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A Beginner’s Guide to Business Taxes – How to Ensure Your New Business Stays on the Right Side of HMRC

A Beginner's Guide to Business Taxes - How to Ensure Your New Business Stays on the Right Side of HMRC

Whether you have spotted a gap in the market or have invented a new product which will revolutionise the way people perform a task, founding your own business will be the next step on the journey to creating a business empire. With so much to consider when starting a business venture, how to pay business tax will most likely be low on your list of priorities due to its complicated and complex nature. However help is at hand as tax preparation specialist David Redfern, managing director ofDSR Tax Claims Ltd, issues his guide to business taxes for those taking their first steps in entrepreneurship.

How you will pay tax will depend on the structure of your business. Depending on your business set up, you may find that you are paying familiar taxes. Sole traders and partnerships will pay taxes on their profits through the Self Assessment system. Redfern states “Self Assessment is the most familiar method of paying tax to HMRC outside of the PAYE (Pay As You Earn) system, which you will be used to if you are paid by an employer. Sole traders and business partnerships pay any income tax and National Insurance by submitting a Self Assessment tax return by the 31st January deadline. HMRC then calculates what is owed and issues a tax bill. In most cases, you will also be expected to pay payments on account in respect of your following year’s estimated tax bill”. Entrepreneurs need to register for Self Assessment with HMRC by the 5th October following the tax year in which they start their business, so for any budding business moguls starting out in the 2019/20 tax year, you will need to register for Self Assessment by 5th October 2020.

If you have decided that a limited company set up better suits the nature of your business, you will pay Corporation Tax on your taxable profits rather than Income Tax via Self Assessment. Once you have registered your company with Companies House, you will also need to register with HMRC for Corporation Tax, and you must register within 3 months of commencing business activity. Redfern comments “When HMRC refers to commencing business activity, it doesn’t just mean trading – as in buying or selling – it means any activity which has a business purpose, such as employing staff or advertising your business, even if you aren’t actively trading at that point”. HMRC doesn’t calculate your Corporation Tax bill – you are responsible for reporting your taxable profits to HMRC and paying your Corporation Tax bill based on those profits. Taxable profits include any profits made by trading, as well as profits made from the sale of assets or any investments your company has made. Redfern added “As director of a limited company, you will also be required to submit a personal Self Assessment for your own income from your limited company or any other forms of income you receive. Whilst your Corporation Tax bill is payable in line with the accounting period of your company, your Self Assessment deadline is 31st January as standard”.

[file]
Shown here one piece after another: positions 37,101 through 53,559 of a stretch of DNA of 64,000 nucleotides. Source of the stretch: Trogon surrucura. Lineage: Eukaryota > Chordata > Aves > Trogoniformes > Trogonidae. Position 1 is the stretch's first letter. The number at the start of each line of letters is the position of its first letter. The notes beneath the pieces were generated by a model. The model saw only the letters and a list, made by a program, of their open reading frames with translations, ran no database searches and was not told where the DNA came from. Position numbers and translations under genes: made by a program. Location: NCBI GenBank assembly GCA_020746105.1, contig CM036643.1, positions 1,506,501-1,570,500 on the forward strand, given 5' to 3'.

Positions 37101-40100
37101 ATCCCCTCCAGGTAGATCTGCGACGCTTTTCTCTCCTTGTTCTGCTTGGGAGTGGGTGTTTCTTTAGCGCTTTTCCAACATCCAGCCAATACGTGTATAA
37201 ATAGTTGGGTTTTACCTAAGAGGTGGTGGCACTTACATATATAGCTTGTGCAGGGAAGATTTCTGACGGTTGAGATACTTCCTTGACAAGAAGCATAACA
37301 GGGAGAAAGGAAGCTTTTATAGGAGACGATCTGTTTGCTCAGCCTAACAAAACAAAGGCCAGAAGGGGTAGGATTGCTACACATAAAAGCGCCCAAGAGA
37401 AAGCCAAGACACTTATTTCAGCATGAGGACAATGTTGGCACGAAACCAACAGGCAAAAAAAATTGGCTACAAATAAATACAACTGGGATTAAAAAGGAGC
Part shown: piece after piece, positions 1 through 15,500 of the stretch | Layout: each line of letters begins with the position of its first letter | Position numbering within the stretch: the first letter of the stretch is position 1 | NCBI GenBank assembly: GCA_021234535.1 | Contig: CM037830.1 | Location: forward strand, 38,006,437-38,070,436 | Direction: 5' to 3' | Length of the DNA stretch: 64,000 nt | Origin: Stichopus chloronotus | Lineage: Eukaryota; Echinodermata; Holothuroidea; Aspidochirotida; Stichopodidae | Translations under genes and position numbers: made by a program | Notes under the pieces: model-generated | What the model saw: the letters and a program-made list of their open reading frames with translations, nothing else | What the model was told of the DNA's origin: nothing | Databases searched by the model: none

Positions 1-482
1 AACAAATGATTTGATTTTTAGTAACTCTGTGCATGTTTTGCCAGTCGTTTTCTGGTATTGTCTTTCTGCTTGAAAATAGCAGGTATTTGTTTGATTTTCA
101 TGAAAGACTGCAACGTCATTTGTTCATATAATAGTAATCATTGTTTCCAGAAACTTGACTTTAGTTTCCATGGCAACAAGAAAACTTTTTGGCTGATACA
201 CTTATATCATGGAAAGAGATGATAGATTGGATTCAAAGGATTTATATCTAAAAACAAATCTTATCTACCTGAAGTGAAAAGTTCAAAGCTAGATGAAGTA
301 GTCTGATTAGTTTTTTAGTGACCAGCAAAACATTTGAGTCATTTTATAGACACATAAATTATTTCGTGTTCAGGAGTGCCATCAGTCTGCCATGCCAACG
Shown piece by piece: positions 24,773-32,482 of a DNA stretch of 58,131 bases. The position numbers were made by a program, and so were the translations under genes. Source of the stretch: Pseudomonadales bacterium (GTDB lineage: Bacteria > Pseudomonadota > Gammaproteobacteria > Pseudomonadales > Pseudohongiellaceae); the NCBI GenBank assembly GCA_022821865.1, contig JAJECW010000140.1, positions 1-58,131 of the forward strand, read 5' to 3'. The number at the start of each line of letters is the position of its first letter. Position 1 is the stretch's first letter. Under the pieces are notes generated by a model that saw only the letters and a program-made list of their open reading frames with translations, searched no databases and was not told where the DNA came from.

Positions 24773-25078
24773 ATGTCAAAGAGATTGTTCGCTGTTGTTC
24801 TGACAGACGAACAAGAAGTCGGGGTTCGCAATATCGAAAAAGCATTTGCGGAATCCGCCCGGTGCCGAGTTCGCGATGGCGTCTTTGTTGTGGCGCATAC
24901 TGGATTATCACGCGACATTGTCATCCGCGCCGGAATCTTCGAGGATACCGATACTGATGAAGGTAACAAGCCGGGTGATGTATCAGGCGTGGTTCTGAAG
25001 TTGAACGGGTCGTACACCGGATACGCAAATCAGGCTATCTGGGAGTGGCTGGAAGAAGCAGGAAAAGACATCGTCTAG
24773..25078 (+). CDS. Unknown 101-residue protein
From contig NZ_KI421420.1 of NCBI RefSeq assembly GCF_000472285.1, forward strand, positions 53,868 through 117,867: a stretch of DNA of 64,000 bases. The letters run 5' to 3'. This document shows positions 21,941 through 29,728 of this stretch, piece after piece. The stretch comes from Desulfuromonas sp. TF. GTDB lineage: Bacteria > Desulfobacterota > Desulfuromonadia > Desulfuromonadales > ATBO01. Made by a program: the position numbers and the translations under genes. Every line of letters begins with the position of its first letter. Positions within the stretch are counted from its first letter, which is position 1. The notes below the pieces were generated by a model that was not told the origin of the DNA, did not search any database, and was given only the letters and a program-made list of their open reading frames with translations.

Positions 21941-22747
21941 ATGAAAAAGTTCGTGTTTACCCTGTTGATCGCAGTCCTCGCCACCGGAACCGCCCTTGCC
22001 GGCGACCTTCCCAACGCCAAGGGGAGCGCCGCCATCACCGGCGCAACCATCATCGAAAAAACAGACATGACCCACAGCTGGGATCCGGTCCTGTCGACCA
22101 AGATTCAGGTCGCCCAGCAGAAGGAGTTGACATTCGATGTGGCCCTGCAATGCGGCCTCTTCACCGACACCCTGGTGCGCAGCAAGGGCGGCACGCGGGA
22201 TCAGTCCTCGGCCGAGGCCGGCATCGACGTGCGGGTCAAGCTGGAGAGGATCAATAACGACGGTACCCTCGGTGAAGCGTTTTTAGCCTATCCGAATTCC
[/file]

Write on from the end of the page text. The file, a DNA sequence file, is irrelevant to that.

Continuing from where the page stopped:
In addition to Income Tax or Corporation Tax, your business may be liable to Capital Gains Tax on any gains made on chargeable assets. For sole traders and partnerships, this will be paid as Capital Gains Tax. However, for limited companies who pay Corporation Tax, chargeable gains will make up your taxable profits and be paid for in your Corporation Tax bill. Redfern explains “Capital gains, or chargeable gains, refer to any profits your business makes on the sale of its assets – whether these are physical assets such as property and buildings, financial assets such as shares or investments or intangible assets such as your trademark or any intellectual property rights you may own. If you sell any of these and make a profit, you may have to pay tax on that profit”.

Would-be entrepreneurs are reminded that as well as the taxes they might be liable to pay, there are also avenues of tax relief that might be applicable to their circumstances. Redfern stated “Tax relief exists in order to make legitimate tax efficiencies and shouldn’t be confused with tax avoidance or evasion. HMRC allows a number of tax reliefs which may be applicable to business start-ups depending on their situation. Limited companies can use capital allowances to lower their Corporation Tax liability by offsetting the costs of capital purchases and both sole traders and limited companies can offset their losses against their profits, although there are different methods of doing so depending on your business set up. In addition, there are a number of industry-specific reliefs which may apply to your business – such as reliefs for research and development, or for businesses within the creative industry”. Redfern advises new business start-ups to explore their financial options prior to making big decisions on their financial set up.

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